Still, the podcasting business faces one major roadblock to expanding its own success: There’s no Netflix-style service that tells you what you’d like based on what you consume. SoundCloud, which lets users comment at particular moments during an audio track, could possibly fill that hole, and is hosting more podcasts of late. BuzzFeed, another possible contender, announced late last year that it, too, would start podcasting,
But the leading candidate to play such a central role is Apple, whose music player gave the industry its name 10 years ago. The hottest revenue source for podcasting—and potentially for all media—is content delivered via an app. An app, downloaded most often from the App Store, of course, lets podcasters get better demographic details on their audience, allowing them to sell more targeted—thereby, more expensive—advertising. Apps also get superfans even more involved. Fans can participate in a live chat. They could log in via their social networks and learn which of their friends are also fans. They can take part in the commentary around a show. In-app purchases are always a possibility, and some apps could even include a "Donate" button.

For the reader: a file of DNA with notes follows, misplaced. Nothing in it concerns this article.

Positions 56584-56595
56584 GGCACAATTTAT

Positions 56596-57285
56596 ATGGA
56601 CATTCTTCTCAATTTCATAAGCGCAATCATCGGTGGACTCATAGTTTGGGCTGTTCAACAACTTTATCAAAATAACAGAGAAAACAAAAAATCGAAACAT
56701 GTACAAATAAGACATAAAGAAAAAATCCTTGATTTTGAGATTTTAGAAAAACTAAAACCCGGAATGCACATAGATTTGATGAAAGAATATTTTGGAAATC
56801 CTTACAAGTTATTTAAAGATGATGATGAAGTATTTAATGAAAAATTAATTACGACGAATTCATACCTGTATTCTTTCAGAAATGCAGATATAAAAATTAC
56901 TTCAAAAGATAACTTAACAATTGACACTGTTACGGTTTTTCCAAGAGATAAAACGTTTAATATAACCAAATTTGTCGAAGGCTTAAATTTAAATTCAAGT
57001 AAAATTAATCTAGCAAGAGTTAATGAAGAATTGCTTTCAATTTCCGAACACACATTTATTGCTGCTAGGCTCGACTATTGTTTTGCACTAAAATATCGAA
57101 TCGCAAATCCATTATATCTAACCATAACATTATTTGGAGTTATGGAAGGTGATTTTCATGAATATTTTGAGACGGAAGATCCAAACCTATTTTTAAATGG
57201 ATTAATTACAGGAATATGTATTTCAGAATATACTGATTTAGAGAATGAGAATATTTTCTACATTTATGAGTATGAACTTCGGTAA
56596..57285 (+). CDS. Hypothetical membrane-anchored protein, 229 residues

WTF has an app, through which it sells subscriptions for access to its extensive back catalog. Producer McDonald says it has been successful. "The popularity of the app and the way we utilize it has grown along with the audience," he says. About 10% of WTF listeners, or 35,800 people, pay between $1.99 and $8.99 for a premium membership, while more than half of its total audience uses the WTF app to listen to new episodes.